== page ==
So, what’s this inquisition that the people of Goa suffered? It was basically a dirty project approved by the Pope, higher-ups in the Catholic church network, and the king of Portugal. It was a project to unleash religious terror across Goa. The mission was to wipe out all religions from Goa, and establish Catholic Christianity. The wipeout involved force and brutality never seen before.

Many people don’t know that it was Francis Xavier who advised the Portuguese king to impose a witch-hunt in India in the name of inquisition. Francis Xavier was a Spanish missionary who also worked for the Portuguese empire. Today, he is celebrated in the West as a saint. But he was the one who got the Goa inquisition started.

If you closely look at what really happened during the Goa inquisition, you’ll realise why it is shameful for India to dedicate a city to Vasco. The inquisition in Goa went on from 1560 to 1812. During this period, Portuguese men officially killed 57 Indians – and many more unofficially – for trying to defy the religious witch-hunt.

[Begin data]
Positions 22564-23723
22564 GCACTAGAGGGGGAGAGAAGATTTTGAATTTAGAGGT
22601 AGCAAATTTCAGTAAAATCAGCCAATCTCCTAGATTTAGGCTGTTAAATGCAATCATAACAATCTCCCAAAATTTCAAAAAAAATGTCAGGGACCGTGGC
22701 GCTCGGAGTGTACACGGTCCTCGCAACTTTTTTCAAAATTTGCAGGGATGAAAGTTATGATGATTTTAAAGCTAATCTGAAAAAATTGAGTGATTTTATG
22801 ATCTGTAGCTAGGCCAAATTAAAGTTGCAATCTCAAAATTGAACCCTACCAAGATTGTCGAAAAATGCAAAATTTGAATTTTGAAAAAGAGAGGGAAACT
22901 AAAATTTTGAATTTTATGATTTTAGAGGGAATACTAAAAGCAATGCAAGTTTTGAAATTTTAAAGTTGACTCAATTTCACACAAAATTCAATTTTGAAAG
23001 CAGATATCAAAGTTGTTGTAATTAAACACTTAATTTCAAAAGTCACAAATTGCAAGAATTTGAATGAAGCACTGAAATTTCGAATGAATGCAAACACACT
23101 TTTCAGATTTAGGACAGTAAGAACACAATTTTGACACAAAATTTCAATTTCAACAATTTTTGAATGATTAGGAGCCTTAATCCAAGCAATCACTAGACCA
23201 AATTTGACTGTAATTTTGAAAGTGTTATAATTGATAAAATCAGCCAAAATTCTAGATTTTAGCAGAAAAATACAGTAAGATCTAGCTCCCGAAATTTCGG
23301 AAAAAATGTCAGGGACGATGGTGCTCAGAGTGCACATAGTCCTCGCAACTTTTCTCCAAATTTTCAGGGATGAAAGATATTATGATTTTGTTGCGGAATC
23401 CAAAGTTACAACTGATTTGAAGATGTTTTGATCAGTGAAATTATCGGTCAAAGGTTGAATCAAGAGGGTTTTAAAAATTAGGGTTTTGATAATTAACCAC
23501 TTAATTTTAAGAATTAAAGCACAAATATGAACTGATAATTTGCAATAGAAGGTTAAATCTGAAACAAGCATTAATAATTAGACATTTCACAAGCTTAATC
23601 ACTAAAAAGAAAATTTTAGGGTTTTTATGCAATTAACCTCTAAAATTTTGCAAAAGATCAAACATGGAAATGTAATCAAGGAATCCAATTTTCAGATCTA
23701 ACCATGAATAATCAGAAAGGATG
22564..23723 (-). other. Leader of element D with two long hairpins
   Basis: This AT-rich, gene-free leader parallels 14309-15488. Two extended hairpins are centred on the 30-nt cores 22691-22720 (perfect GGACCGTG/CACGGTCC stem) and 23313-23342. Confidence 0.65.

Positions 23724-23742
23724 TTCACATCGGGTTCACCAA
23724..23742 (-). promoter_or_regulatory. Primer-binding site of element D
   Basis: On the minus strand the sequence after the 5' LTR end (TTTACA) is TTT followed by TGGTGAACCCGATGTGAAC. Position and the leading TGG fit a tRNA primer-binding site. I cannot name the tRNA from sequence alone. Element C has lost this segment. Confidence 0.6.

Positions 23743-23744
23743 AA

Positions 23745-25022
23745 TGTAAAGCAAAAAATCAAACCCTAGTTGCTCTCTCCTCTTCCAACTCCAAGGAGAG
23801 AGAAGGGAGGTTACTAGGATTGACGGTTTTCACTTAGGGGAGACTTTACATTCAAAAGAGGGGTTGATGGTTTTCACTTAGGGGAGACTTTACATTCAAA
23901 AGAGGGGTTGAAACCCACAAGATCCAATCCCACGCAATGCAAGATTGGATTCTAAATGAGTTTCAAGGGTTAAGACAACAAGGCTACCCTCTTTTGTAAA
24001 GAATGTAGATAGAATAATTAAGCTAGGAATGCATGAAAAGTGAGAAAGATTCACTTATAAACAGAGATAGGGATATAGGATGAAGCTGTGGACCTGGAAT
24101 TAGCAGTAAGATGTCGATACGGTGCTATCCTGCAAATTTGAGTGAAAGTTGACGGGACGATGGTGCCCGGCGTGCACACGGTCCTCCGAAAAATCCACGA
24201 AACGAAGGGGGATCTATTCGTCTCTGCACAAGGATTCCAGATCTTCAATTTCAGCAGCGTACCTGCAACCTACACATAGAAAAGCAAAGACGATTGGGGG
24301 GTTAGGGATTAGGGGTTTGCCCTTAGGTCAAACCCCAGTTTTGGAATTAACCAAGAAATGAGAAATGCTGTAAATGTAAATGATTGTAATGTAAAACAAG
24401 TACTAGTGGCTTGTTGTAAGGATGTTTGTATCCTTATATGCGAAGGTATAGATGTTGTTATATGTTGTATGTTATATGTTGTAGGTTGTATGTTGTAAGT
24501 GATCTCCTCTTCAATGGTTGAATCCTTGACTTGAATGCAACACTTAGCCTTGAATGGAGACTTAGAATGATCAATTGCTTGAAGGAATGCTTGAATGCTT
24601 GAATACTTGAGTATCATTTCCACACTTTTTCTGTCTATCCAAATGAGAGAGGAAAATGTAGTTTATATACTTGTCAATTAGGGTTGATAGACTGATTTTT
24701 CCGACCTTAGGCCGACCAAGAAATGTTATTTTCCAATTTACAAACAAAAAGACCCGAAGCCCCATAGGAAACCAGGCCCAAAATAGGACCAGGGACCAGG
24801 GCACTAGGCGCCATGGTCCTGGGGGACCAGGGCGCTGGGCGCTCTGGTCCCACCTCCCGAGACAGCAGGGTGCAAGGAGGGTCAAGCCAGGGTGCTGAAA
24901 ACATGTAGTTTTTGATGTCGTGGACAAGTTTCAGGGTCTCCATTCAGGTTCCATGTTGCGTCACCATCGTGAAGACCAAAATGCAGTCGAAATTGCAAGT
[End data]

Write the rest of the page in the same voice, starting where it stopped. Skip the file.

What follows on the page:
All domestic religions were branded as witchcraft, and therefore, declared illegal. Portuguese invaders also banned Konkani and Sanskrit languages. More than 16,000 local people were charged for protesting against the inquisition. In one gruesome episode, when 64 protesting Indians died in a jail in Goa, their bodies were dragged out in the open and burnt in full public glare.

Strange and scary laws were brought in. If a Hindu man died, his children were forcefully captured by the Portuguese men. Hindu marriages and rituals were also declared illegal. A new tax, called ‘Xenddi’, was imposed on Indians who chose not to follow Catholicism. It was imposed in Goa, Daman, and Diu.

At least 1,000 temples were vandalised or burnt down by Portuguese men. It is said that many worshippers died inside the temples when they were attacked. Temples were mostly taken down in Bardez and Salcete. Takedowns also happened on Divar island.